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J Adv Nurs. 2016 Jul;72(7):1541-51. doi: 10.1111/jan.12931. Epub 2016 Mar 9.

A qualitative study of the barriers and enablers to fertility-awareness education in general practice.

Author information

1
Department of General Practice, Monash University, Melbourne, Victoria, Australia.
2
School of Nursing and Midwifery, Monash University, Clayton, Victoria, Australia.
3
Centre for Research and Action in Public Health, University of Canberra, Australian Capital Territory, Australia.

Abstract

AIMS:

To understand the barriers and enablers to fertility-awareness education in general practice.

BACKGROUND:

Most women along with their primary care practitioners - general practitioners and practice nurses - believe that women should be educated about fertility-awareness when first reporting trouble conceiving. To date, no in-depth study has examined the enablers and challenges of this type of education in general practice.

DESIGN:

A descriptive exploratory qualitative study using deductive content analysis.

METHODS:

General practitioners (N = 11) and practice nurses (N = 20) were recruited from general practices in three socioculturally diverse areas in Victoria, Australia. Data were collected through semistructured interviews based on the 12 domains of a theoretical behaviour change framework from April-August 2012. The participants' responses were organized into themes that fall under the framework domains.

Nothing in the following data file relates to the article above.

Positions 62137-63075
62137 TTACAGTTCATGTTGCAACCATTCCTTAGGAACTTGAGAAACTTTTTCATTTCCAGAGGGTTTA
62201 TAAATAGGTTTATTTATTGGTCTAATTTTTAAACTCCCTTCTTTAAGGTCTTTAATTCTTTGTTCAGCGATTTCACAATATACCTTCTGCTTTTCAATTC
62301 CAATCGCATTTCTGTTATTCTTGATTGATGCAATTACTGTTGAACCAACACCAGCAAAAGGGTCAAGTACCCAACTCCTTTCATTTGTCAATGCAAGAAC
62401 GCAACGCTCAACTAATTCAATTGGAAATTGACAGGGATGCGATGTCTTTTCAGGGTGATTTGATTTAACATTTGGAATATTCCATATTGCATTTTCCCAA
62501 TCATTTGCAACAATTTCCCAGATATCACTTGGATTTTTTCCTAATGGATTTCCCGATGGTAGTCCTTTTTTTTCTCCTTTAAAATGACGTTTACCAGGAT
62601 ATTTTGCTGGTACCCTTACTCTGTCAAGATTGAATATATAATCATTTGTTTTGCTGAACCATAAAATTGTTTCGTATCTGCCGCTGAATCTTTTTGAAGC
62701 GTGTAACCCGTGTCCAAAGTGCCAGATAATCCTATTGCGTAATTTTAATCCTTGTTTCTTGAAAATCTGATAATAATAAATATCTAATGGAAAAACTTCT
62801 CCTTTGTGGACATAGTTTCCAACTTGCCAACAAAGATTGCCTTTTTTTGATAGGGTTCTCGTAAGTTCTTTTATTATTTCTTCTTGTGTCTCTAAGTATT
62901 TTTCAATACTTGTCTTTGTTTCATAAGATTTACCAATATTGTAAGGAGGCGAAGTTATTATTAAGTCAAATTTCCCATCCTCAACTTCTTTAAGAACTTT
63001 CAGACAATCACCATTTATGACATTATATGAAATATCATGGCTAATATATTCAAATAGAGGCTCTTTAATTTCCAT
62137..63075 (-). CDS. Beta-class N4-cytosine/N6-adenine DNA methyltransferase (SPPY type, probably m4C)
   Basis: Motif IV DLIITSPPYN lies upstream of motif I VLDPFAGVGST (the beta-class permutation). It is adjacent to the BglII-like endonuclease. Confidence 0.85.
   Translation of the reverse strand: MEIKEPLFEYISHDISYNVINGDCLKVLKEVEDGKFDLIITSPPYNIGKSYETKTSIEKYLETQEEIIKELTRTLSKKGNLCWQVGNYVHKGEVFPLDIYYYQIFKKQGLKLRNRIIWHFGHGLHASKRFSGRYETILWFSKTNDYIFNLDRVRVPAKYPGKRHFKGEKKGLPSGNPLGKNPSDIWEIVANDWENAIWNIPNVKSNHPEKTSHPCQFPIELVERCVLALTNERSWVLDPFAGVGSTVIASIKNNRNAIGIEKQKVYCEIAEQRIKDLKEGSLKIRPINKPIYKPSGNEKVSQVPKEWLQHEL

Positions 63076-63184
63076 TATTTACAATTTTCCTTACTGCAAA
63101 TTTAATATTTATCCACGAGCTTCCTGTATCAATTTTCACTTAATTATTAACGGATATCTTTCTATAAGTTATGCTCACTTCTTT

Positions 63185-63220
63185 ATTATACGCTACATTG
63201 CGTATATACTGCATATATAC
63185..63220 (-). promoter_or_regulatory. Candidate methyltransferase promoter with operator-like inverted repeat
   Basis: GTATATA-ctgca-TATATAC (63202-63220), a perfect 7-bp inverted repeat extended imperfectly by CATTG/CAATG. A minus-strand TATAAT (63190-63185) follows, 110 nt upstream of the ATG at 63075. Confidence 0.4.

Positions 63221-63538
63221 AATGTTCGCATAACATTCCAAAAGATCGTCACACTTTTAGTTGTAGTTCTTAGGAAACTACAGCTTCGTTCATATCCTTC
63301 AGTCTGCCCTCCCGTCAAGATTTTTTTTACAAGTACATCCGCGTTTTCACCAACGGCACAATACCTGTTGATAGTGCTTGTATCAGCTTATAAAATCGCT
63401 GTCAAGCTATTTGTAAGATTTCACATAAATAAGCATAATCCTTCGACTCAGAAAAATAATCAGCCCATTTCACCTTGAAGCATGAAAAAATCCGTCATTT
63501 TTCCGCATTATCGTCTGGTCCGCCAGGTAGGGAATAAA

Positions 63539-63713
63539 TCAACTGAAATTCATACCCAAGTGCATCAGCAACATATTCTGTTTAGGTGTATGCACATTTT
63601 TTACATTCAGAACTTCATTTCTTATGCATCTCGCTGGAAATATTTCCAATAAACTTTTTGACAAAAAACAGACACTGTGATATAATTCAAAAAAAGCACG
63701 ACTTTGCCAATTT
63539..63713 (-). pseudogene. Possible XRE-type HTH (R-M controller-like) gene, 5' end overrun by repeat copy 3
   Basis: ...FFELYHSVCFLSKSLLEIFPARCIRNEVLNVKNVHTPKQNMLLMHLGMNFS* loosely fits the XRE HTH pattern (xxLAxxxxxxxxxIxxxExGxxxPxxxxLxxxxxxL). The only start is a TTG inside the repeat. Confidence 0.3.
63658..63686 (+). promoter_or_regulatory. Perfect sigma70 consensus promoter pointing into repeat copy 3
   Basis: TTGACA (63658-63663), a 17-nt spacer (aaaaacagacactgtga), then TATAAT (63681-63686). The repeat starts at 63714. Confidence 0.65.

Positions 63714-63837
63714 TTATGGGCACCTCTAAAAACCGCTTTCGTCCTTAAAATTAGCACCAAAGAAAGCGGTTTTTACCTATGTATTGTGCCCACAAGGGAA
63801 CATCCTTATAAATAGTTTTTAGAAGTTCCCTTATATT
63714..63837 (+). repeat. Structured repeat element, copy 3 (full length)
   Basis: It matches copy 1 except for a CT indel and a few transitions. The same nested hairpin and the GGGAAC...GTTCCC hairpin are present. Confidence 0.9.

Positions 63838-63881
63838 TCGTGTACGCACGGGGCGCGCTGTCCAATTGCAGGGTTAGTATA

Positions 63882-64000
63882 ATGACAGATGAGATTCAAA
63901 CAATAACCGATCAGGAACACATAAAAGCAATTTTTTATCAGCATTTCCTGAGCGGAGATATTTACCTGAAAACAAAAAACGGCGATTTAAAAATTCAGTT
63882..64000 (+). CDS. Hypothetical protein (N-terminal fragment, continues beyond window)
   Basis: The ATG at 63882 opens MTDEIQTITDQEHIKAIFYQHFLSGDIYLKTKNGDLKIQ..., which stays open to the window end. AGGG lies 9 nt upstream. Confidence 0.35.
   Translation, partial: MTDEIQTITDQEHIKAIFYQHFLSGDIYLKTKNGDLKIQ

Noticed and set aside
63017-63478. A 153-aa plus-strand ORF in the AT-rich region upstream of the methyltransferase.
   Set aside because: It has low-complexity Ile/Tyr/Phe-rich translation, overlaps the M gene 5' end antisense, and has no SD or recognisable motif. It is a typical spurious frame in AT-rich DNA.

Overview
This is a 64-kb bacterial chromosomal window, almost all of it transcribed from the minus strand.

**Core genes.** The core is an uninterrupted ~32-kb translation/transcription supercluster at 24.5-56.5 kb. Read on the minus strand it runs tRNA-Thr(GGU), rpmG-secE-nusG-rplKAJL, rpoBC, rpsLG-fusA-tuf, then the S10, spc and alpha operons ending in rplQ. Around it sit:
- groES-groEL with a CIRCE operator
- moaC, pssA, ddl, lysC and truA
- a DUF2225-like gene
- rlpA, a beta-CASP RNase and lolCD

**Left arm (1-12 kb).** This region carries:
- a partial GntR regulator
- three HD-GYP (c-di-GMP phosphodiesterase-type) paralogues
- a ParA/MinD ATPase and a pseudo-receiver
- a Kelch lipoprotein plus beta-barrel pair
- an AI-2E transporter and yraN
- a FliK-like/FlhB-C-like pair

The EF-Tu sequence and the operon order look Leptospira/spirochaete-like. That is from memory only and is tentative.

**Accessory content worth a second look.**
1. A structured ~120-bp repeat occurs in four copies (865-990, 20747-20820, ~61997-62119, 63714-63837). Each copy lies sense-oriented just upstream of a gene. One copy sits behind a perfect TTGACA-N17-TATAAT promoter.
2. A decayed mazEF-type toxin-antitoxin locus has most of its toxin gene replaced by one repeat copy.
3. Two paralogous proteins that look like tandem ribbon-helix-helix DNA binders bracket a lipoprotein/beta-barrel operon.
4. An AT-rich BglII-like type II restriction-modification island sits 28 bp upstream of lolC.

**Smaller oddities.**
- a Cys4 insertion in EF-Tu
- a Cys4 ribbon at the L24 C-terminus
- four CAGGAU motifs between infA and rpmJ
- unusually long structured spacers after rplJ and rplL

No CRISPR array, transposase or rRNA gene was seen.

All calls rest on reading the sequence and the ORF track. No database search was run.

FINDINGS:

The biggest barriers to fertility-awareness education in general practice were short consultations and time constraints faced by general practitioners together with a lack of patient educational materials and remuneration to support its delivery. The biggest enablers were a greater use of nurses trained in fertility-awareness in a collaborative team care arrangement with general practitioners.

CONCLUSION:

This study has identified several important barriers and enablers to fertility-awareness education in general practice. Translation into practice of our findings is imperative as the first step in establishing a primary care model in fertility-awareness. This would fill an important gap in the primary care of infertile women and build capacity in general practice to reduce infertility through women's enhanced fertility knowledge.

KEYWORDS:

family planning; fertility-awareness; general practice; infertility; midwifery; nursing; primary care

PMID:
26957079
DOI:
10.1111/jan.12931
[Indexed for MEDLINE]

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